The fire which destroyed an OVHcloud data center in Strasbourg in March could cost the French cloud operator more than €105 million ($122m), according to documents filed with a French financial authority. Some of that cost is a contingency fund, and much of the actual expense of the fire has been covered by insurance.

On March 10, a fire on OVHcloud's Strasbourg campus destroyed its SBG2 data center, and disabled three other buildings, one of them permanently. The incident happened the same week the company announced plans to float on the French stock market, with an IPO expected to take place by the end of 2021. This month, OVHcloud has filed a transparency document with the French stock market regulator, which reveals the direct cost of the fire to the cloud firm's business - although the reputational damage could add a great deal to that cost.

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Filing reveals OVHcloud's fire costs

The headline figure of €105m includes some elements such as potential customer claims for damages resulting from the fire, and the company has only laid out €61m, an OVHcloud source has told DCD, and €58 million of that has already been covered by OVHcloud's insurance.

OVHcloud provides bare metal servers and other public cloud offerings. The IPO (initial public offering) will pitch it as a European alternative to US and Chinese hyperscale giants like Amazon, Google, Microsoft, and Alibaba. and could raise €400 million ($469m). reportedly valuing the company at around $4.7 billion.

The Strasbourg fire was an exceptional event, affecting some 65,000 customers, many of whom lost data and business. The incident could damage the prospects for the IPO - though OVHcloud has said it is working with insurers and other authorities, and cannot reveal the full story of the cause of the fire until 2022, after the IPO has taken place. Initial reports suggested that the fire may have started in UPS systems.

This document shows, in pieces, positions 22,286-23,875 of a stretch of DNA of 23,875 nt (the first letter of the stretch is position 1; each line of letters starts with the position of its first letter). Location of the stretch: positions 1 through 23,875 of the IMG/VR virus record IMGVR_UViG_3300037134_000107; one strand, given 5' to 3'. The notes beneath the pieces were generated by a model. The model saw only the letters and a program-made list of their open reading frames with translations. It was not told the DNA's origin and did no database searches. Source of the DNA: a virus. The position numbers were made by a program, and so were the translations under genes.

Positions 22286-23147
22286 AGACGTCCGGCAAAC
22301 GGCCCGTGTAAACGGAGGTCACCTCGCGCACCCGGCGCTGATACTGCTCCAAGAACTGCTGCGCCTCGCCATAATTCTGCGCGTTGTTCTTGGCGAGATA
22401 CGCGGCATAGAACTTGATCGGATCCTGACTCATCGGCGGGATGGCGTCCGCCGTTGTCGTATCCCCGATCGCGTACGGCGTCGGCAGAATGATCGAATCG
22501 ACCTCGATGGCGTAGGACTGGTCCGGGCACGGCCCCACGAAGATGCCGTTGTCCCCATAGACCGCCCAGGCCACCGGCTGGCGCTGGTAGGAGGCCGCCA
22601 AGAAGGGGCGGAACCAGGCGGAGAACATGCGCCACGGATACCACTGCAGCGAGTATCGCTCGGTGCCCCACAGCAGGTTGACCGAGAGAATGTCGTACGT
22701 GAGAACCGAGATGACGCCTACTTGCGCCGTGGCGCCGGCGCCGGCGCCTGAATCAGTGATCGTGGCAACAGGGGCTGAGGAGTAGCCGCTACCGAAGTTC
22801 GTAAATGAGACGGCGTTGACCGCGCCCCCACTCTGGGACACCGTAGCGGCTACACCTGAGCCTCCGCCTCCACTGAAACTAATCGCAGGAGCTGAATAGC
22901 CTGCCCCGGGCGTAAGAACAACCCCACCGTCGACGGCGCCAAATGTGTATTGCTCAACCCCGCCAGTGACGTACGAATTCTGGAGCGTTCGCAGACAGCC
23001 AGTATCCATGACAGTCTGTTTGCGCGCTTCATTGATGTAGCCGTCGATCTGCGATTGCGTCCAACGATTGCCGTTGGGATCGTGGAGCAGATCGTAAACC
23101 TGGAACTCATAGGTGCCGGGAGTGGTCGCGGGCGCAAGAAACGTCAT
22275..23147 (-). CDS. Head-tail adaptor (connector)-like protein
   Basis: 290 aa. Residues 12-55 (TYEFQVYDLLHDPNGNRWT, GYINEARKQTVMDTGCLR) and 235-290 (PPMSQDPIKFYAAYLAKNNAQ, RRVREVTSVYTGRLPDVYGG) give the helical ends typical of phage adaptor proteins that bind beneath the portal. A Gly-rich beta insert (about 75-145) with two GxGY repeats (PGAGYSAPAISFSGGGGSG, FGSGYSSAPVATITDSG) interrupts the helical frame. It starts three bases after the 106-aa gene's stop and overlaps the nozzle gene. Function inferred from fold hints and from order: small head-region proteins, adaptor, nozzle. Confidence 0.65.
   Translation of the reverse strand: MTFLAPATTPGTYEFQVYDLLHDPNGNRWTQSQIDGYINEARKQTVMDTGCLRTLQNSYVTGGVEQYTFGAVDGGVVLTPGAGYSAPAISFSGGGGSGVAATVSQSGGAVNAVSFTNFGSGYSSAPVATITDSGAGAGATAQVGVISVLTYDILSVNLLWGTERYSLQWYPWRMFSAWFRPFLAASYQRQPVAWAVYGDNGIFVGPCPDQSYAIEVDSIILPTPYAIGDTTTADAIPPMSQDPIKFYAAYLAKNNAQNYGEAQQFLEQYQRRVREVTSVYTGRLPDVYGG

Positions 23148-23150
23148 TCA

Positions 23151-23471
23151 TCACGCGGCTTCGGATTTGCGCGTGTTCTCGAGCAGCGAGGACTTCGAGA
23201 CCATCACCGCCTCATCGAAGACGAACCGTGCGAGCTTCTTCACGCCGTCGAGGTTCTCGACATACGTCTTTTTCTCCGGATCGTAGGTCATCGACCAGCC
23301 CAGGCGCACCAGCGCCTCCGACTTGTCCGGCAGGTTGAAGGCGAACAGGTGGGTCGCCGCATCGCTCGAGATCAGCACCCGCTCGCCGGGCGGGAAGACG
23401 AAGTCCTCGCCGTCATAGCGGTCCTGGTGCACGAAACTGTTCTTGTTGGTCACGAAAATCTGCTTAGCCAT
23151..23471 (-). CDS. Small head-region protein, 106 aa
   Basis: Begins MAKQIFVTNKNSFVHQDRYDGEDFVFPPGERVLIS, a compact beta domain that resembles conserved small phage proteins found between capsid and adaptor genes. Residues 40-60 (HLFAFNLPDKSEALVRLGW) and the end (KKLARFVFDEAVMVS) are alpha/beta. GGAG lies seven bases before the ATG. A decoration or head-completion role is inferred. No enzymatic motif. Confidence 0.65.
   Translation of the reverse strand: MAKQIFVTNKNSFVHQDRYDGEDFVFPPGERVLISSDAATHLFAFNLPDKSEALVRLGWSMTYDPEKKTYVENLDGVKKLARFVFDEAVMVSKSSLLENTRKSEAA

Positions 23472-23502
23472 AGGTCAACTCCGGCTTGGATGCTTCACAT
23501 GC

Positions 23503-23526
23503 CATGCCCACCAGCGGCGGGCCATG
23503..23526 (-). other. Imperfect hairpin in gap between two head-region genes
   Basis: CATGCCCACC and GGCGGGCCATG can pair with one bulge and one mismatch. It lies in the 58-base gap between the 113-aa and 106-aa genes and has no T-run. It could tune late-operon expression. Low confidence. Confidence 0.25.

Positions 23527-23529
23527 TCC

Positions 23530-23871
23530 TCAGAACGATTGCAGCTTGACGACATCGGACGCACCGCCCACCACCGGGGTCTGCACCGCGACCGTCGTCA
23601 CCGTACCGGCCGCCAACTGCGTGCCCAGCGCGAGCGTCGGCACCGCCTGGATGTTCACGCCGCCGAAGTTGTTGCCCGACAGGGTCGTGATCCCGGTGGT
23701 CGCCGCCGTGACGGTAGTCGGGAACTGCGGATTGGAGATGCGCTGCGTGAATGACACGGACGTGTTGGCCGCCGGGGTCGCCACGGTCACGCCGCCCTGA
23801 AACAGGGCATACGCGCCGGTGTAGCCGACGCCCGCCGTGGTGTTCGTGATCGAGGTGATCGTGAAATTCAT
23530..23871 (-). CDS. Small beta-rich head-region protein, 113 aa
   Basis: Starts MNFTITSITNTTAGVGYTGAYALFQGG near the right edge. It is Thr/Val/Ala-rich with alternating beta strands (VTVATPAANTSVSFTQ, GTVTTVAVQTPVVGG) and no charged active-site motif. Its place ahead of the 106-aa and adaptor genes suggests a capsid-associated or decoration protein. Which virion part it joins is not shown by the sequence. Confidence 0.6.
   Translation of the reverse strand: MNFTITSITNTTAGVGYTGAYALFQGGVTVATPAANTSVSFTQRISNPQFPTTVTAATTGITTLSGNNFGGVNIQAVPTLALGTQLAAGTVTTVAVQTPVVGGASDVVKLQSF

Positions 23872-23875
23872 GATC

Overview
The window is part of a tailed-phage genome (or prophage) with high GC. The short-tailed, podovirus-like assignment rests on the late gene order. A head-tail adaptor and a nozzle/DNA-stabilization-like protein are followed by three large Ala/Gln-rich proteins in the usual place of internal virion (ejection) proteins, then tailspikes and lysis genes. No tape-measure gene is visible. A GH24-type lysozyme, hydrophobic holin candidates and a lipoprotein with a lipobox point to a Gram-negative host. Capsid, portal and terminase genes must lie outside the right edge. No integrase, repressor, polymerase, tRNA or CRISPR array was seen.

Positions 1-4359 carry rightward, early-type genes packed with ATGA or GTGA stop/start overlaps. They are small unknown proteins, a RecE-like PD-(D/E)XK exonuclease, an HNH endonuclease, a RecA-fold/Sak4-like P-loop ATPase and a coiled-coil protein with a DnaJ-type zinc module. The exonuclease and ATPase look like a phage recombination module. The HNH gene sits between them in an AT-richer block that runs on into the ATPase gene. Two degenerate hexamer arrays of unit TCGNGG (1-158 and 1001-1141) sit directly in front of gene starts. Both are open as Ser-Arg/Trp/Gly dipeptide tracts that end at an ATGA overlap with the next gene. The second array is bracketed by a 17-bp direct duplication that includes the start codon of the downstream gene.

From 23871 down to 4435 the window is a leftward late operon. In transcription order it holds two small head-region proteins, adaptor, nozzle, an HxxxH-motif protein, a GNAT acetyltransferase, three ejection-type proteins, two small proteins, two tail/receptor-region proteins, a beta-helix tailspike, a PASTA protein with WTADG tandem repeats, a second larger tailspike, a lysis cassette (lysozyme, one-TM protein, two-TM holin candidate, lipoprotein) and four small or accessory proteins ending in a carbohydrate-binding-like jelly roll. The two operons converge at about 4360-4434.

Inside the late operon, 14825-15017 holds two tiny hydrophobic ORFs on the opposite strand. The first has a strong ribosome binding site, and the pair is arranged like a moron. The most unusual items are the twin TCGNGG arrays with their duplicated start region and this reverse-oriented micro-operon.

However, to allow the IPO to proceed, OVHcloud has had to file a registration document with the French stock market regulator AMF (Autorité des Marchés Financiers) - and this 300 page document gives some details of the fire, along with the direct financial costs it caused, cutting revenues from affected customers, and increasing the company's expenses in dealing with the after-effects.

The document details the events of the night of 9 to 10 March, beginning at Section 4.3 on p.18, adding one crumb of information: "Forensic expertise is underway to determine the cause of the fire, it says, adding: "Based on the information currently available, it appears that the fire started in an energy room housing electrical equipment. about the fire: Based on the information currently available, it appears that the fire started in an energy room housing electrical equipment."

The detail on the financial impact reveals that OVHcloud suffered a shortfall of €2.9 million ($3.4m) in revenue, and had to provide €5.2 million ($6.1m) in credit to compensate customers for billed services that weren't delivered, according to a summary in L'Usine Nouvelle. OVHcloud also issued €28.3 million ($33m) in vouchers, of which €20.5 million ($24m) were cashed before the company's financial year ended on August 31, 2021.